ST. GEORGE — Crimson Cliffs boys golf ran their way through the Region 9 schedule, and they continued that run into the state tournament, beating the second-place finisher by 25 points.
“It was an awesome experience,” Luke Schone said. “I knew if we just played our game, going up there we could win it as a team. I knew we were expected to win, but we couldn’t just go up there knowing we would win it.”
The team is very easy-going, evident by their light-hearted argument about what their state championship ring would look like. Going back and forth about colors, sizes and logos, the team continually cracked jokes. The room was filled with laughter.
“It was fun to have this team,” Curtis Matheson said. “We’re just a bunch of goofballs, so we just had fun and could rally off each other. We were just trying to beat each other.”
The competitiveness within the team is what led the Mustangs to their success. They never played down to their competitions level, instead they competed against themselves, and aimed for the lowest possible score. Matheson mentioned that sometimes the team would aim to win by 30, 40 or even 50 strokes in some tournaments.
“I think what was so cool is we were all just so competitive,” Cruz Kirchhausen said. “Every single one of us was able to win a tournament. It was like, ‘am I going to beat this person this week and really try to get the number one spot?'”
When Crimson Cliffs opened its doors, no one knew what to expect. Suddenly the pieces started to come together, and Schone said that when the Felts brothers moved into town, he knew they’d be pretty good.
Zach Felts came out on the first day and shot a 68, the best round a player had the entire tournament.
“It felt good. Got the putter rolling on the back a little bit, which helped,” Felts said. “It was nice to pitch in and help the team with that first day lead.”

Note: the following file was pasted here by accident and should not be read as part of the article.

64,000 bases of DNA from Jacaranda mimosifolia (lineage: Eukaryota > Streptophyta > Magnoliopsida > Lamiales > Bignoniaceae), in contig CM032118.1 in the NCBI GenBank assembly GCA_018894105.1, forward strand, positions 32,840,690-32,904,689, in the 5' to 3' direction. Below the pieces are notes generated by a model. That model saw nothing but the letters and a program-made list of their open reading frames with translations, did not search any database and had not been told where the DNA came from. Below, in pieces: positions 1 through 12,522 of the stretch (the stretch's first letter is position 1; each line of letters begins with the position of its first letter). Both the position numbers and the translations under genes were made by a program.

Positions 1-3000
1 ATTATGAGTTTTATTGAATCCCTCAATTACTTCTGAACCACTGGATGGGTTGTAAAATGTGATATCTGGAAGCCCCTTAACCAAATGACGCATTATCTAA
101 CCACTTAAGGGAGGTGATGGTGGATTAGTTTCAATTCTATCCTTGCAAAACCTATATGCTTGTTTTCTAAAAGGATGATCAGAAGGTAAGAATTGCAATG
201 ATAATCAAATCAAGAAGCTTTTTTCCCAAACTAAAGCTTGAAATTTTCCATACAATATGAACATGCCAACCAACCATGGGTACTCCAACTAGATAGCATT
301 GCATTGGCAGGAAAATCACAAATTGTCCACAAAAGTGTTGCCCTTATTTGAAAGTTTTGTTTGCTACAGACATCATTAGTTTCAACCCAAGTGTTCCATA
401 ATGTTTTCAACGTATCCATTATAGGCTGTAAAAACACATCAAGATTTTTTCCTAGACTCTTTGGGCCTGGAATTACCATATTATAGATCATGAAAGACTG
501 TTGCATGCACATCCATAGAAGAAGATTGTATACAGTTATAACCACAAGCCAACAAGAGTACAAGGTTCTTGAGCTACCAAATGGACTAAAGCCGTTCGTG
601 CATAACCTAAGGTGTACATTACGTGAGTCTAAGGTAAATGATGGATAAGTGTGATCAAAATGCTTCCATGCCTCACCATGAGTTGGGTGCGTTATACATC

Schone saw the score and knew that the Mustangs were going to be in a good position.
“Just knowing that anyone on our team could win it, it’s almost more competitive in practices then in some of the tournaments because we’re all playing against each other,” Schone said.
On day two, Kirchhausen led the charge for the Mustangs, scoring a team best 70. That was one of the lowest scores of the day as well.
“I really wanted my score to count at least for one of the days,” Kirchhausen said. “I really just wanted to help the team out and get that first state title.”
This was the first state title for the boys golf team, as well as the first state and region title for the school.
“It was good to get the first state championship for the school,” Ty Felts said. “We all kind of fed off each other and had a good season.”
Mention of the Golden State Warriors dynasty was made during the ring selection process, as some of the players looked at a massive ring filled with crystals.
Head coach Todd Meyer said he didn’t want this win to be the last, and one couldn’t help but think that with the young talent the Mustangs have, and are bringing in, Crimson Cliffs is shaping up to be a golf powerhouse in Class 4A.
“Next year we’re going to add a couple really good freshman, so we’re hoping to go back-to-back next year,” Schone said.
The players began to talk about which Golden State player they were most like.
They agreed that Luke is like Kevin Durant, Curtis is like Klay Thompson because of his consistency, and Cruz is like Draymond Green.
All joking aside, the Mustangs are poised to return to the state tournament and fight for back-to-back state championships. Be on the lookout for the Crimson Cliffs boys golf team for years to come.
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